Hasty cloud adoption increases companies’ risk profile
Because data stored in the cloud is accessible on the Internet, it creates opportunities for cyber terrorists, unlike a dedicated server at a secure location.
The relevancy of the cloud will soon begin to wane as more decision-makers come to acknowledge the hype for what it is and realise that cloud computing is not all it’s cracked up to be. This is the view of CRS Technologies General Manager Ian McAlister, who says that while cloud computing holds several benefits, organisations need to think carefully before migrating all their functions to this environment.
“There is no doubt that data has become fundamental to business growth and cloud computing has transformed the business landscape over the last two decades. This being said, valid concerns around the availability and security of data stored in the cloud continue to hamper its adoption. This is especially true for sensitive information such as HR and payroll."
According to McAlister, the cloud has failed to deliver on the cost benefit that the market eagerly anticipated when it was first advocated, and it is also not the impenetrable security haven that its proponents claim.
“On the contrary," he says. "Because data stored in the cloud is accessible from anywhere on the Internet, it has merely served to create huge opportunities for cyber terrorists who love nothing more than a good hacking challenge. All it takes is a disgruntled employee or a careless password security to leave your system vulnerable to a cyber attack.
"Consequently, decision-makers contemplating a migration to the cloud need to familiarise themselves with the differences between the various cloud platforms available and to fully understand the pros and cons of each.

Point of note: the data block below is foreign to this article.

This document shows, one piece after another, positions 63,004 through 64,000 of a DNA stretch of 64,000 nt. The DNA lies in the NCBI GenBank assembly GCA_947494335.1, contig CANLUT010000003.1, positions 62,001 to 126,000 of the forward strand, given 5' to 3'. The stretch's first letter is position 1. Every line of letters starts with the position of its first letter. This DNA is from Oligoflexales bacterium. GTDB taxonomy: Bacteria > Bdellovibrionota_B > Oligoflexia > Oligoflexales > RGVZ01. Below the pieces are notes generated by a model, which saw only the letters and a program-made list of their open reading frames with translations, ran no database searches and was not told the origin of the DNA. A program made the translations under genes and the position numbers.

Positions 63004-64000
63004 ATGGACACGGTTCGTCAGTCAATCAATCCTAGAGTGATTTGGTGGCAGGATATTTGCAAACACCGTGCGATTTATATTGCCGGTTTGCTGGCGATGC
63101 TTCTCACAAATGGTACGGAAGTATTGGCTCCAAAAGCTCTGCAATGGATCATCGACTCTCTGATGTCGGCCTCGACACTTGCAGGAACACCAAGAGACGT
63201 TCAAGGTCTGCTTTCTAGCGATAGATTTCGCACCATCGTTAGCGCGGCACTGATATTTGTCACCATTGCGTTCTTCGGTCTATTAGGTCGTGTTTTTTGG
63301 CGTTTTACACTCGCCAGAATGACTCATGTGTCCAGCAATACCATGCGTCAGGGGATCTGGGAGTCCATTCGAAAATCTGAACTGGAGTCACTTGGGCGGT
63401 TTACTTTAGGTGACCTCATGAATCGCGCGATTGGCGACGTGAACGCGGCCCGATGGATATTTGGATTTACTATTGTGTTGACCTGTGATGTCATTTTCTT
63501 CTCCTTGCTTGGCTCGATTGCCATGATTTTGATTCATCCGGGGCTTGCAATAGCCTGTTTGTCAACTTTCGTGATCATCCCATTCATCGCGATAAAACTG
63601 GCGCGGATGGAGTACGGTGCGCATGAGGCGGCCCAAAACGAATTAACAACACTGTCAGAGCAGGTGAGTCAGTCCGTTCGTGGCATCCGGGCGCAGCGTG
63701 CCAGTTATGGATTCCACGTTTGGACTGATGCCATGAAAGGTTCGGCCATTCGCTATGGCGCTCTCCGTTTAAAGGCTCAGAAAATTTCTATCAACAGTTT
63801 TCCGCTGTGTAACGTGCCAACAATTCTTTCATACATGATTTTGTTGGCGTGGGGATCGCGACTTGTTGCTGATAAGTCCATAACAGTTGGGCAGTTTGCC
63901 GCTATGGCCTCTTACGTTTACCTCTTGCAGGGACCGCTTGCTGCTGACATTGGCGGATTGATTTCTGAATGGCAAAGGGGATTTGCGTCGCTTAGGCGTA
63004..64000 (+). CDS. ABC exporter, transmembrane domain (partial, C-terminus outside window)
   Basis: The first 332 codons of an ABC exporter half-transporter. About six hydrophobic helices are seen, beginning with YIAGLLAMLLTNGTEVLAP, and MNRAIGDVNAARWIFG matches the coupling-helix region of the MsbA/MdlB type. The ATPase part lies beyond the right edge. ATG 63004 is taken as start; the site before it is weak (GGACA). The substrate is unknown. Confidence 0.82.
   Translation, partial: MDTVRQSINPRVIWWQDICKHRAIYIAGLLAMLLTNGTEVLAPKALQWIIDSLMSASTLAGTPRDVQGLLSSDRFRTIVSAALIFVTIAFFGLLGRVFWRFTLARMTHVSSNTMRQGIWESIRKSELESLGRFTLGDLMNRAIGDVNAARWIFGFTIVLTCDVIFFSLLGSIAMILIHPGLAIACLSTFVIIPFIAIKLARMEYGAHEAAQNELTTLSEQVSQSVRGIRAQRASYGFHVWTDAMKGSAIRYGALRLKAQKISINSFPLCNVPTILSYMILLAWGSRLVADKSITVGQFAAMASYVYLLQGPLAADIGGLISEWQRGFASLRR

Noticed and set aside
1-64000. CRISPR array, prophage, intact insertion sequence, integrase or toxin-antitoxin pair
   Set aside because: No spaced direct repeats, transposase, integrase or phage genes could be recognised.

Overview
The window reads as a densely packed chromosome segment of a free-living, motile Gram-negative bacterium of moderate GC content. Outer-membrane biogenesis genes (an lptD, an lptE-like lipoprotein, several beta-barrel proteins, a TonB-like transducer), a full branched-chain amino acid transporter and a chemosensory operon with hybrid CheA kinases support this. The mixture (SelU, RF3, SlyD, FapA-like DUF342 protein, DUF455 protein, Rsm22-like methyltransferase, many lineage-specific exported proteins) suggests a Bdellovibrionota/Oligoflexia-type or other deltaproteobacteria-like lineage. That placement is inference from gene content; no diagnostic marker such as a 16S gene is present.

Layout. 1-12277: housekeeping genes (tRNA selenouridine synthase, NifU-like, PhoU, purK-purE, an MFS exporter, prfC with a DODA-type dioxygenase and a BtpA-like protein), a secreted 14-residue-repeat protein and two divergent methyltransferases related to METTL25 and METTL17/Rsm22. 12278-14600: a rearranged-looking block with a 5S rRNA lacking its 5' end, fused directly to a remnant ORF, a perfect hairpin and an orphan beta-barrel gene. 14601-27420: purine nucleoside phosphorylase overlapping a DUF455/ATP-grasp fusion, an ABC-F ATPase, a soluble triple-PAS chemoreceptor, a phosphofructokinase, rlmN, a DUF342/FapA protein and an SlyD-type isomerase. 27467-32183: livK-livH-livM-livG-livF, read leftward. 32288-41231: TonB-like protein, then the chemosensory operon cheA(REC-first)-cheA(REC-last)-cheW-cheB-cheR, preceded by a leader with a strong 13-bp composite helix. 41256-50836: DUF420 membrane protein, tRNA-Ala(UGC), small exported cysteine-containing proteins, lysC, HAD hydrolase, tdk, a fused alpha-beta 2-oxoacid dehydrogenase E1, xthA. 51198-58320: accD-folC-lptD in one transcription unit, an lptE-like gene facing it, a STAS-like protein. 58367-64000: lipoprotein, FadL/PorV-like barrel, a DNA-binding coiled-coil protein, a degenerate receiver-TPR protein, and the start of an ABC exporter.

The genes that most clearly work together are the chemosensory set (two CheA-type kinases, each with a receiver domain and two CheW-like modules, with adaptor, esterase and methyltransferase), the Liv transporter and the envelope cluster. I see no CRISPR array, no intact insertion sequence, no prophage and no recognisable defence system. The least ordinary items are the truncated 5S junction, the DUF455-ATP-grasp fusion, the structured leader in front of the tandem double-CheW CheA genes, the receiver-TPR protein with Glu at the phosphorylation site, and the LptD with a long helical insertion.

“Data in a public cloud environment is accessed through the Internet, which means it is significantly less secure than its private counterpart, where companies have a dedicated server at a secure location, with applications that can be customised to their unique requirements."
While the latter model is ideal for HR and payroll departments, given the sensitive nature of the information they deal with, McAlister recommends the hybrid cloud as a more practical approach. “Companies can enjoy the flexibility and computing power of the public cloud for non-sensitive tasks, but keep business-critical applications and data on the premises,” he explains.
“Storing sensitive HR and payroll data on-premises not only renders it more secure, but ensures much quicker access to the information, because users don’t have to contend for bandwidth or be concerned about downtime.
“Consider, for example, the slowdown in Internet speed during the recent undersea cable breakage and its impact on the timeous payment of employees’ salaries. Now imagine the financial and reputational fallout for an organisation whose information is lost, compromised or becomes unavailable owing to the cloud storage provider going down."
Another important consideration is that of regulatory compliance, McAlister continues. “Data must be stored and maintained in accordance with the Protection of Personal Information (POPI) Act, which is expected to come into effect soon. Companies which fail to comply with this legislation will be held accountable through harsh penalties and even jail time if their data is compromised in any way. This responsibility may not be shifted to the cloud storage provider, regardless of what your contract may state.”
Information has become mission-critical to the running of a business, and HR and payroll are rapidly becoming one of the primary sources of data that enable CEOs and top management to make decisions affecting the strategic direction of the organisation. Consequently, companies must be aware of the implications of where their data is stored – from a cost, security and legislative point of view – and ensure that they take full advantage of the business benefits offered without compromising on their competitiveness.